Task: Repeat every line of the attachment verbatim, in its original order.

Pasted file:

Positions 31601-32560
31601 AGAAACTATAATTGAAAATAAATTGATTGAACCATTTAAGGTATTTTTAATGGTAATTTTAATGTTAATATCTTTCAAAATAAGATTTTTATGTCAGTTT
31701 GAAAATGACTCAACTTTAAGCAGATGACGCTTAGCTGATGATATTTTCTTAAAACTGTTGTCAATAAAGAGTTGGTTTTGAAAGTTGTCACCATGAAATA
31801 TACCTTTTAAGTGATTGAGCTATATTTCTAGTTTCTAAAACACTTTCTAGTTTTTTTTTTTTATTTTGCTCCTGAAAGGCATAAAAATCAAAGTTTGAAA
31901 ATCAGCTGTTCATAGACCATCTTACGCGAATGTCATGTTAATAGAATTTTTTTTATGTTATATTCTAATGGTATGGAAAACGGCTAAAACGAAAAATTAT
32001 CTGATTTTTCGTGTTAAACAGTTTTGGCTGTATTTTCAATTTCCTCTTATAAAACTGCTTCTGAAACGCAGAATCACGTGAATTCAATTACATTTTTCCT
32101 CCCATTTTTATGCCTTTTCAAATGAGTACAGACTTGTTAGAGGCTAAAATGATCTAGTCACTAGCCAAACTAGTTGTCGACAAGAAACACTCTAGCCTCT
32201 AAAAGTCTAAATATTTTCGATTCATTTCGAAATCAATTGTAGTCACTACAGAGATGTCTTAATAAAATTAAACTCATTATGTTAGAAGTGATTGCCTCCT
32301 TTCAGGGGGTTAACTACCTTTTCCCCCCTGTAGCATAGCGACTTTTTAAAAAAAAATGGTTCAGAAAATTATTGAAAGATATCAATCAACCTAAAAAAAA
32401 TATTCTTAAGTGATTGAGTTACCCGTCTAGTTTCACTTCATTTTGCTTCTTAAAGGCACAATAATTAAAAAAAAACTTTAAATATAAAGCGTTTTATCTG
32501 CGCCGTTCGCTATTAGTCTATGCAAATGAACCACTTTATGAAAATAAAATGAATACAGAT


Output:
Positions 31601-32560
31601 AGAAACTATAATTGAAAATAAATTGATTGAACCATTTAAGGTATTTTTAATGGTAATTTTAATGTTAATATCTTTCAAAATAAGATTTTTATGTCAGTTT
31701 GAAAATGACTCAACTTTAAGCAGATGACGCTTAGCTGATGATATTTTCTTAAAACTGTTGTCAATAAAGAGTTGGTTTTGAAAGTTGTCACCATGAAATA
31801 TACCTTTTAAGTGATTGAGCTATATTTCTAGTTTCTAAAACACTTTCTAGTTTTTTTTTTTTATTTTGCTCCTGAAAGGCATAAAAATCAAAGTTTGAAA
31901 ATCAGCTGTTCATAGACCATCTTACGCGAATGTCATGTTAATAGAATTTTTTTTATGTTATATTCTAATGGTATGGAAAACGGCTAAAACGAAAAATTAT
32001 CTGATTTTTCGTGTTAAACAGTTTTGGCTGTATTTTCAATTTCCTCTTATAAAACTGCTTCTGAAACGCAGAATCACGTGAATTCAATTACATTTTTCCT
32101 CCCATTTTTATGCCTTTTCAAATGAGTACAGACTTGTTAGAGGCTAAAATGATCTAGTCACTAGCCAAACTAGTTGTCGACAAGAAACACTCTAGCCTCT
32201 AAAAGTCTAAATATTTTCGATTCATTTCGAAATCAATTGTAGTCACTACAGAGATGTCTTAATAAAATTAAACTCATTATGTTAGAAGTGATTGCCTCCT
32301 TTCAGGGGGTTAACTACCTTTTCCCCCCTGTAGCATAGCGACTTTTTAAAAAAAAATGGTTCAGAAAATTATTGAAAGATATCAATCAACCTAAAAAAAA
32401 TATTCTTAAGTGATTGAGTTACCCGTCTAGTTTCACTTCATTTTGCTTCTTAAAGGCACAATAATTAAAAAAAAACTTTAAATATAAAGCGTTTTATCTG
32501 CGCCGTTCGCTATTAGTCTATGCAAATGAACCACTTTATGAAAATAAAATGAATACAGAT